It’s important to bring your children in for a screening by the age of 7. Yes, 7. This does not mean treatment will start right away. In fact, on average, treatment for the most common orthodontic issues does not start until between the ages of 9 and 14. But that does not mean you should wait that long until you have your child screened by an orthodontist! Early screenings can catch all kinds of issues that may lay ahead.
But 7? Yes, 7. Per the American Association of Orthodontists, children should have their first orthodontic screening by the age of 7. But why so young? These are some of the reasons why visiting the orthodontist earlier rather than later can greatly help your child.
Some orthodontic issues may resolve themselves without any orthodontic treatment. Others might persist and grow. By having an orthodontist take a look at your child’s teeth earlier, they can monitor and see how quickly or slowly changes are occurring. All children grow at different rates – and have different lifestyles that may affect their development. Knowing where your child’s teeth were at age 7 can help the orthodontist know how aggressive treatments may need to be once the time comes to commence orthodontic treatment.
Noting Developmental Markers
Since the first adult molars tend to emerge around the time a child is 6 years old, it is good to start noting this and the child’s other developmental markers to determine how they are progressing and what – if any – treatments may need to be implemented in the future. It is especially important to determine if there will be enough room in the child’s mouth for all of their permanent teeth to emerge in a healthy fashion. And if it appears there may be an issue, action can be taken early to curtail more aggressive, invasive, painful, and lengthy treatments later.
Treatment to Prevent Issues from Worsening
While treatment for the more common orthodontic issues usually starts between the ages of 9 and 14, there are some conditions that can be fixed quicker and easier if detected at an early stage. The use of orthodontic apparatuses and/or behavior modification can stop some issues from worsening or evening beginning in the first place.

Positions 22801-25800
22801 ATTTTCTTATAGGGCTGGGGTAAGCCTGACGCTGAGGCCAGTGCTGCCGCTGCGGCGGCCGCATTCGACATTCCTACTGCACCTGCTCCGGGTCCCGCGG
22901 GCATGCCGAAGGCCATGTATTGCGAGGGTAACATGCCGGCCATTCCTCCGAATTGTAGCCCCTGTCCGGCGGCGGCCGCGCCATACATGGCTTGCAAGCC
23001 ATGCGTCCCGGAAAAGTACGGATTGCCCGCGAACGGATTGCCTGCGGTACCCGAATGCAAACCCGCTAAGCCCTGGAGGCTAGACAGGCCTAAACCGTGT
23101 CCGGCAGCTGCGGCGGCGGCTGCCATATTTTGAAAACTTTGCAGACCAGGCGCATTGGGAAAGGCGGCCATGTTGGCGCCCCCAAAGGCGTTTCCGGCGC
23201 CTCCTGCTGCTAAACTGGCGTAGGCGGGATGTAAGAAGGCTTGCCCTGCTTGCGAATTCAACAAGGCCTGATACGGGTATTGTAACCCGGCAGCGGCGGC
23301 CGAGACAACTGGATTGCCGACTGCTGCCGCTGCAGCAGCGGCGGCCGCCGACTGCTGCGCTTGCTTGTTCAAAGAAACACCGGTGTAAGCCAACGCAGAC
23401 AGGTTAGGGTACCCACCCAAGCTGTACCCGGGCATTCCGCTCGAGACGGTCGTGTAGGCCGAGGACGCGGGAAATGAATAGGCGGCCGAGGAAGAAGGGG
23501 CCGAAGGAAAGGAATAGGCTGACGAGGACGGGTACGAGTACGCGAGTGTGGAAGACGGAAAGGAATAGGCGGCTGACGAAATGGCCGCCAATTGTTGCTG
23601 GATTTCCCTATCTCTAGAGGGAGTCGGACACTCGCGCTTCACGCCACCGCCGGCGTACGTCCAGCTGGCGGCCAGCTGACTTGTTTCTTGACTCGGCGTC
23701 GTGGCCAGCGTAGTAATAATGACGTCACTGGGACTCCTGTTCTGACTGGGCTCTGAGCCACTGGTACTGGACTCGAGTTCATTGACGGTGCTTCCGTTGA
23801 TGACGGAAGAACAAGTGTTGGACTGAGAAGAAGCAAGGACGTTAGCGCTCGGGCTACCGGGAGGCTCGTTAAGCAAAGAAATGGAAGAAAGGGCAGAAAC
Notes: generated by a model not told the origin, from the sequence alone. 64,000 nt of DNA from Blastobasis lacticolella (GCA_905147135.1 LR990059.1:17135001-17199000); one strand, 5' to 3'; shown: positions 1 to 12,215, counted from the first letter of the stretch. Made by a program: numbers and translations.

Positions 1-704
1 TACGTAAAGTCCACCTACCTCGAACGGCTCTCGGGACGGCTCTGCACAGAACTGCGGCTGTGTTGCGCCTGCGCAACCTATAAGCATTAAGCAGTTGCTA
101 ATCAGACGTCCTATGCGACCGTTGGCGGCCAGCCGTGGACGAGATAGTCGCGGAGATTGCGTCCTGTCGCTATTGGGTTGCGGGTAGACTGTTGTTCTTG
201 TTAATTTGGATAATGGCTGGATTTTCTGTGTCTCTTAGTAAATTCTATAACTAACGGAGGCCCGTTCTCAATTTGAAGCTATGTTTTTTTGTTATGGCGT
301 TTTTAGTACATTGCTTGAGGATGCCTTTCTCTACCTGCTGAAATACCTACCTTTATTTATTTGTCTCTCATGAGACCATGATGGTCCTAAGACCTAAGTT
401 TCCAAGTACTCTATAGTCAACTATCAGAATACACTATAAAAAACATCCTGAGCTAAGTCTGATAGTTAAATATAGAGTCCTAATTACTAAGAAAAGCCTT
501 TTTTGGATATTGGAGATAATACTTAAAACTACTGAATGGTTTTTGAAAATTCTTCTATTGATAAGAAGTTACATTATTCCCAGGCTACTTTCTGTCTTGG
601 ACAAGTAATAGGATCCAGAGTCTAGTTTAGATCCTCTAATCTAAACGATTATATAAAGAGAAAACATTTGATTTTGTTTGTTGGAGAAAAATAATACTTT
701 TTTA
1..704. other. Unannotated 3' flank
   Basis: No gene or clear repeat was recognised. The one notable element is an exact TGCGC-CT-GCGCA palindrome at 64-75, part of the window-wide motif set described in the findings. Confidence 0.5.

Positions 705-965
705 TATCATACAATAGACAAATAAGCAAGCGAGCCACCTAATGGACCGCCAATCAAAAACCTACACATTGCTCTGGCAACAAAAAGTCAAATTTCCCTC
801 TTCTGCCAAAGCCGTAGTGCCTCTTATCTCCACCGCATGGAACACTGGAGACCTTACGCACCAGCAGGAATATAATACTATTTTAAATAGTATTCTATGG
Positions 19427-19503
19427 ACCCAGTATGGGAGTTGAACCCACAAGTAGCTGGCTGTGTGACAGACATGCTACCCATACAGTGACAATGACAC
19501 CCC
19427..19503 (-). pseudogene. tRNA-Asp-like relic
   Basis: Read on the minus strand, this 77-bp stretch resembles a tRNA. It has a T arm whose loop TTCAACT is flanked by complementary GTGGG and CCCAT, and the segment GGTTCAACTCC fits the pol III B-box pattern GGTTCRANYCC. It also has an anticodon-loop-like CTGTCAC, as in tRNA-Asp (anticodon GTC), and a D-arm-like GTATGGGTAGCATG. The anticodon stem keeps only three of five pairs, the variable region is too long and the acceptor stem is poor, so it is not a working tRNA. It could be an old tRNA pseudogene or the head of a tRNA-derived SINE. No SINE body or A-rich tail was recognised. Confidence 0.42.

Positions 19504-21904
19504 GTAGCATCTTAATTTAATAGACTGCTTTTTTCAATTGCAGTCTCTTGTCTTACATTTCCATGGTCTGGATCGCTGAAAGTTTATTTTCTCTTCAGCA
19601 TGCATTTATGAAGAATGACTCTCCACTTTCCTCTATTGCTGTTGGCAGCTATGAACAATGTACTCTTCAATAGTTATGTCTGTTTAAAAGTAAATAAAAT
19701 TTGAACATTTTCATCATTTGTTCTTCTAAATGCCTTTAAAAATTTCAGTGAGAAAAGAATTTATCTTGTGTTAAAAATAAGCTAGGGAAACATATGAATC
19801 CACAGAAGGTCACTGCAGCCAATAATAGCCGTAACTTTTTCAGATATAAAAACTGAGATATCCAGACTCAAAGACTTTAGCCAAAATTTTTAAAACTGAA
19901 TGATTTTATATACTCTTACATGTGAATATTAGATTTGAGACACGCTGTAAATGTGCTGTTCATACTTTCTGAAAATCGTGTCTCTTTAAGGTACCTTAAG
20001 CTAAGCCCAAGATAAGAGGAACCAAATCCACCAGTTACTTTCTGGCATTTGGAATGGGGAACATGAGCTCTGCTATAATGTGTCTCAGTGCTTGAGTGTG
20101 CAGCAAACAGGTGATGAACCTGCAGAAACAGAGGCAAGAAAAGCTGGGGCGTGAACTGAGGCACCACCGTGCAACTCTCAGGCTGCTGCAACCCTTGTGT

Advanced cases may benefit from early implantation of orthodontic apparatuses. Issues like protruding teeth, crossbite, or crowding can be remedied quickly when caught at a young age.
- Protruding Teeth: Severely protruding teeth are more susceptible to fractures and chipping. To reduce the need for surgery later, braces and headgear can guide protruding teeth and correct an underbite at a young age.
- Crossbite: A palatal expander can be installed in the mouth to gently widen the upper jaw. This gradually provides more space for the upper teeth so when the mouth is closed they are not residing behind the lower teeth. When applied at a young age, the jaw is still growing quickly, so the guided expansion can be rather painless. If not treated early, more invasive and complicated actions might be necessary. Oral surgery sometimes is the only way to treat a crossbite if it was not addressed for some time.
- Crowding: Tooth extraction or a palatal expander can generate more space in a mouth for permanent teeth to emerge. While tooth extraction may seem extreme, when done at an early age, it is much less invasive than when done on older patients as less of the tooth is exposed and therefore the smaller gum line can heal faster.
Certain habits at a young age can lead to orthodontic issues later in life. The mouth, teeth, and jaws are more susceptible when a child is young and may develop in an undesirable manner due to certain behaviors. Among these behaviours are mouth breathing, thumb sucking, and tongue thrusting. By encouraging children who may engage in these activities frequently to practice certain exercises and modify their behavior, they could avoid complicated, painful, and expensive procedures later down the road.
Of course we are not suggesting that if your child exhibits any of these behaviors that they should be forced to stop immediately. Children develop at different rates and hit certain stages of life at different times. Yet, some behaviors – especially if done in excess outside the norm – should be given some attention.
- Mouth Breathing: This is a pattern of breathing in which the mouth remains open at all times and passes air straight to the lungs. The tongue and muscles in the face tend to not function and develop properly if this type of breathing persists potentially resulting in the jaws growing and developing in an unusual way. Orthodontic issues may follow. If the orthodontist notices the child is a mouth breather, certain exercises might be suggested to build up muscles and remind the child to breathe through the nose and not only the mouth.
- Thumb Sucking: While thumb sucking might not be a big concern at first and seems natural in younger children, if the behavior persists it can drastically move the teeth and influence the growth and development of the jaw. The orthodontist can suggest different methods, techniques, and exercises to encourage a child who is sucking their thumb later in life.
- Tongue Thrusting: When the tongue pushes too hard against the teeth, or even past them, it can gradually move the teeth resulting in misplaced teeth that can cause a speech impediment. By exercising and training the tongue as a young child, it is possible to stop the tongue thrusting behavior and therefore reduce unnecessary pressure on the teeth that can push them out.
Even though you may be doing all you can to ensure your child develops in a healthy and happy way, there are orthodontic issues that can be difficult to spot. By bringing your child in at an